MSRE Week 5: The Halfway Mark
We’ve reached the downhill slope of MSRE, but things are beginning to pick up the pace in our scholars’ projects. During the past two weeks (Week 4 and Week 5), scholars presented progress updates on their research, learned about how to craft the perfect personal statement, discussed how to present research through conference-style posters, and were asked to submit drafts of their abstract, introduction, and methodology sections.
In this week’s set of interviews, we’ve spoken with Brittany Jones and Christian Padilla. Brittany is examining the effect of emancipation on public opinion in Washington D.C. during the Civil War. Christian is examining the Peaucellier straight-line linkage to generate an exact straight line and changes in output paths.
UNL McNair: So far, what have you learned about conducting a full-scale research project?
Brittany: Conducting research of your own, or just a part of larger project, takes a lot of dedication and perseverance. What I’ve learned by doing my project on compensated emancipation in Washington DC is that my professor/mentor draws from the same pool of knowledge that I do. I’ve become a little more knowledgeable for this particular subtopic because it’s what I’m researching. When I ask a question, my mentor often tells me that the majority of the information he knows comes from my work. It takes a lot of initiative when you’re in a situation like that because you have to find the answers to your own questions.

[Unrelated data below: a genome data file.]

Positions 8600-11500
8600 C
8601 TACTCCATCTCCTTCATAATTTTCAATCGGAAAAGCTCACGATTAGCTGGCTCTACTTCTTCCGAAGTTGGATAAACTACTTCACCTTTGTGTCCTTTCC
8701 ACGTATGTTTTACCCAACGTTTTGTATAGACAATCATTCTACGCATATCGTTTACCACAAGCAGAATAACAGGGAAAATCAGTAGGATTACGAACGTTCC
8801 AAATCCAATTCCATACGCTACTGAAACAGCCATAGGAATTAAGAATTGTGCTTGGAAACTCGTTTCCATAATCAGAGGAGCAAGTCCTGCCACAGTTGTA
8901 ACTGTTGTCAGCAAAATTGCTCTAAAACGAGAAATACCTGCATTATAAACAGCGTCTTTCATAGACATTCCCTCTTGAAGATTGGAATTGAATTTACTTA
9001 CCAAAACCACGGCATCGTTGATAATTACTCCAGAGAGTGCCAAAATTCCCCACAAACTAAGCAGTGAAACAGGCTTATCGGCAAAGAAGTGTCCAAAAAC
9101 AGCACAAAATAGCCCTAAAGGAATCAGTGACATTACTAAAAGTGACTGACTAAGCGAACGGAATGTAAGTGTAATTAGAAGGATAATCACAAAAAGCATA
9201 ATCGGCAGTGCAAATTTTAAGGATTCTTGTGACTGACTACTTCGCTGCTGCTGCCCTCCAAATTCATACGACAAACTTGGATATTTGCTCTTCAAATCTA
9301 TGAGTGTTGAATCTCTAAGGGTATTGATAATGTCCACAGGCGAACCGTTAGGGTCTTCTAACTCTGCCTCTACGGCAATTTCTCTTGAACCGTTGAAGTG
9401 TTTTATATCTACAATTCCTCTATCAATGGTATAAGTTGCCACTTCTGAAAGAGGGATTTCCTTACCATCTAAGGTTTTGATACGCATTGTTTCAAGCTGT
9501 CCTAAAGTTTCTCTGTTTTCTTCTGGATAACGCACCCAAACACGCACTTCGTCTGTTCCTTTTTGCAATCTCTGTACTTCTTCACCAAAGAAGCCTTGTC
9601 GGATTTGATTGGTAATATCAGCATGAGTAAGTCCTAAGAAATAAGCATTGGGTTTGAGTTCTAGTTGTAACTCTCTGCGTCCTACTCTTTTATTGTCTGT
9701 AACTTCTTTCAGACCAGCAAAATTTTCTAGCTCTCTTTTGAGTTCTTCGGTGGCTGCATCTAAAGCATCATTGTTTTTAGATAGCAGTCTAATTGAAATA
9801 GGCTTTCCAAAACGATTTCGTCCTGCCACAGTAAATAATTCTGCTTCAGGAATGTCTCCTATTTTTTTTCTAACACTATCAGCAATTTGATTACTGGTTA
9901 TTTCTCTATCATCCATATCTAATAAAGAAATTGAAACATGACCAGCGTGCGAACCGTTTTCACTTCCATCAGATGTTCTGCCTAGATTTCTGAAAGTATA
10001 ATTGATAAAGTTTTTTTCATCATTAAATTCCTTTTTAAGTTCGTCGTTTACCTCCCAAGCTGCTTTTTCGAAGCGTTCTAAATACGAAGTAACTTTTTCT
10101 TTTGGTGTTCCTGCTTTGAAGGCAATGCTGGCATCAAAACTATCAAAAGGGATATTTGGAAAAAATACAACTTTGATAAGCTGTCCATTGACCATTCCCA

Christian: Conducting a full scale research project sounds intimidating when you say it out loud but with all the help I received, from my mentor and the McNair staff, it was all very do-able. Research doesn’t have to be daunting; it can be fun. Just remember to ask questions and to keep in communication with everyone involved.
UNL McNair: How do you feel your research has been going? Are you enjoying the experience?
Brittany: It’s been going great. The reading takes a lot more time than I previously thought it would. And even as I’m going along, I’m developing new queries based on what I’ve found. I enjoy building this pool of knowledge and realizing how much I already knew (that just needed to be refreshed). It’s like a job, building all of the knowledge necessary to write and conduct the research. But it’s great when you realize how much you do know. Then it’s just the organization that’s a pain.
Christian: So far, I feel like my research has been going very well. I like all the students and faculty that the program has put me in contact with, and I’ve been learning a lot about my discipline. On top of that, the summer has been very productive. I’ve learned how much can be accomplished if you work at it each day. It has been a very enjoyable experience and I hope that others enjoy the program as much as I have.
UNL McNair: Has there been anything about MSRE that was unexpected?
Brittany: The writing, I expected the writing to take a much longer time. It’ll take a huge chunk of my time, and sometimes I can’t seem to be able to articulate my findings and thoughts. At other times the writing comes really easy, and I can write pages without even noticing it. At times I feel I’ll never reach the page mark, and others I worry that I won’t be able to condense enough of it to fit.
Christian: Research-wise, I have been kept in the loop about everything without any big surprises. If I had to choose, though, I would say that it surprised me to see how close knit my lab group is. Each member of the group has their own interesting personality but they work incredibly well together, teaching and learning from each other. I wasn’t prepared to stumble on such an interesting group of friends during this program.
Thank you both for your insightful discussion on the McNair Summer Research Experience. We look forward to continued successes in your projects! Keep up the good work!